Tag Archives: adoptive mothers

MEMORY LANE

My six-year-old daughter is the exact replicate of me.  It’s scary.  How can someone so little, have such a big, bossy and unique personality like her mother.  Someone told me once, that she is an old soul and had been on this earth in another life.  They also told me that she was a gift from the Universe, because she held the relationship I had with her father a little longer by her blessing our lives with love.  I believe it, now when I do have time to look back on where we were before we had her, it makes sense.  She needed us and our love needed her.

“For the first forty days a child is given dreams of previous lives. Journeys, winding paths, a hundred small lessons and then the past is erased.”  – Michael Ondaatje 

I love telling people the story of how I found out that I was going to be a mother again.  My daughter loves to hear this story too at certain points in our journey together.  There are two versions to the story, one for her little heart and ears and the one I tell those who want to know about how I became a mother.

I was doing dishes and her father had a family member come over for a visit.  I didn’t think anything of it, so I continued doing my chores while he visited outside.  Her dad then came inside and stood looking at me with this soft look in his eyes. His eyes were the roadmap to his soul.

He then told me there was this little girl born the day before who needed a good home and we were asked to take care.  I remember laughing at the thought of starting over with a baby.  My youngest at the time was ten years old.  It was a silly idea, we couldn’t do it.  No way!  I had waited for years to get my career started and here I was in the thick of it and a baby was going to ruin the plans I had made.

We continued this conversation way into the night, bouncing the thought of becoming parents to a little girl off the wall that we were staring at.   There was money, time, commitment, our relationship and our other children to think about.  There was no way we could do this.

It would be nice to have a little girl in the house, someone to team up with me against a house filled with boys.  It would be nice to dress her up in beautiful dresses, it would be nice to buy pink ribbons and put them in her hair.  It would be nice to have a little baby babbling in our home.  What was I thinking?  This idea was so far-fetched.  What roadblocks would we have to jump over to have her come home to us?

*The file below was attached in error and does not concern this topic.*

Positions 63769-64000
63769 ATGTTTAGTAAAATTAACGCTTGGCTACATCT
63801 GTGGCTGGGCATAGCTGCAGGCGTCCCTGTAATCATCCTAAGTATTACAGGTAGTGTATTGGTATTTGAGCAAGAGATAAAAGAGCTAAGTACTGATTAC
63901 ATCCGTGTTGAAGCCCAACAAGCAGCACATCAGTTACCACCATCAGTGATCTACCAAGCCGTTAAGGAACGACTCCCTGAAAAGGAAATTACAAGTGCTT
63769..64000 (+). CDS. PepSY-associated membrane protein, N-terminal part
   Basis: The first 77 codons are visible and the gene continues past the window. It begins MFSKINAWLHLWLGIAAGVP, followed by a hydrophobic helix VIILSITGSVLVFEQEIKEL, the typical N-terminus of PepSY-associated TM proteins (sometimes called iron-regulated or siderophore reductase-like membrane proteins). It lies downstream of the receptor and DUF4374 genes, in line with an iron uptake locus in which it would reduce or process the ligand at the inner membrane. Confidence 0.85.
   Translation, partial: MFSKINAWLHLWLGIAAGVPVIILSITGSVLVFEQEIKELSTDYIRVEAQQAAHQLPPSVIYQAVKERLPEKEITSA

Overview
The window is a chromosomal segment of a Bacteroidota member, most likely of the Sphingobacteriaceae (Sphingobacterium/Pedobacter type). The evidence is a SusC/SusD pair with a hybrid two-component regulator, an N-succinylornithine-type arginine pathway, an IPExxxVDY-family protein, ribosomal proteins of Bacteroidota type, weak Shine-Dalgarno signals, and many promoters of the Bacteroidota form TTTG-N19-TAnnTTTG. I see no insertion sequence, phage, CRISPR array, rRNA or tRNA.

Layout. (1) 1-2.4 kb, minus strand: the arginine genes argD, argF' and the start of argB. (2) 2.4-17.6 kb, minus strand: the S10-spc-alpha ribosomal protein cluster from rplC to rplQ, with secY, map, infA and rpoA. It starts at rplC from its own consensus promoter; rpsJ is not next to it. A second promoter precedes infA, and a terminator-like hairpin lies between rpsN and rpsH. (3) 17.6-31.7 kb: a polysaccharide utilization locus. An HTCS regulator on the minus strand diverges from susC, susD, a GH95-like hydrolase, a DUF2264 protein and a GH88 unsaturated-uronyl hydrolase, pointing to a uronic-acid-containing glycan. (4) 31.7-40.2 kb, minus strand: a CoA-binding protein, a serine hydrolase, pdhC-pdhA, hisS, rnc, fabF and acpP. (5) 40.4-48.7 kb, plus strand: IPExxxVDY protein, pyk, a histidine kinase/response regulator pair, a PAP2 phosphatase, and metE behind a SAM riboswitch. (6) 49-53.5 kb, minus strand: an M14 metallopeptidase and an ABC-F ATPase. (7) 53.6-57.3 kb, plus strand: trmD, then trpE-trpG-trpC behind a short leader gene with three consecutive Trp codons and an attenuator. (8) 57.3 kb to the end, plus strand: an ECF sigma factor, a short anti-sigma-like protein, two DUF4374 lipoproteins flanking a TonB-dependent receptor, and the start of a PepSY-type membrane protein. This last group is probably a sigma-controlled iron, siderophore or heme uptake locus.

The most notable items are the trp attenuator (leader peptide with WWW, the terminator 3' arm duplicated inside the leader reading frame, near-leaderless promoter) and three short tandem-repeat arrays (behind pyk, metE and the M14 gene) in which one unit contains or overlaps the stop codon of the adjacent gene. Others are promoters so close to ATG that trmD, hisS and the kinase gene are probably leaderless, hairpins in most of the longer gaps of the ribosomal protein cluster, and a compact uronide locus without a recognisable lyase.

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That  night we both barely slept, talking into the night about whether we should jump in with both feet or run for the hills.  We tossed and turned until daylight and then got up to face the day, with three boys, a life, bills that were over due, and the constant thought that our relationship would never last the test and the trials that were to come with a baby. In the end, we painted a nursery, our friends collected clothes for us, we changed our lives and became parents to a little girl we always dreamed of.

My daughter knows that she did not grow in my tummy.  She knows she has a “tummy mommy.” I am not sure where I came up with the story I tell her about her “birth”,  but when your then four-year old asks you how she came to live with you,   being quick on your toes is necessary.

What she knows about her “birth” is that her other mommy was sick and needed to get better.  I told her that her other mommy came to our house with her and asked if her daddy and I would take care of her.

My daughter gets really excited and asks in her high-pitched voice, “what did you say, mommy?”  Then I tell her that “of course I will take care of her.  I will love her forever and I am happy to be her new mommy.”  My daughter then sits back with this huge smile on her face and her arms crossed, like she won the Playoffs.

When I look back on how I became her mother, our love story may have started at a kitchen sink, hands in dirty water and looking into her father’s eyes.  But to us, it’s the best love story to be told.  I found a little girl who is just like me in every way and my life would not exist without her.  She champions me everyday to be a better woman, mother, person and human being.

adoption

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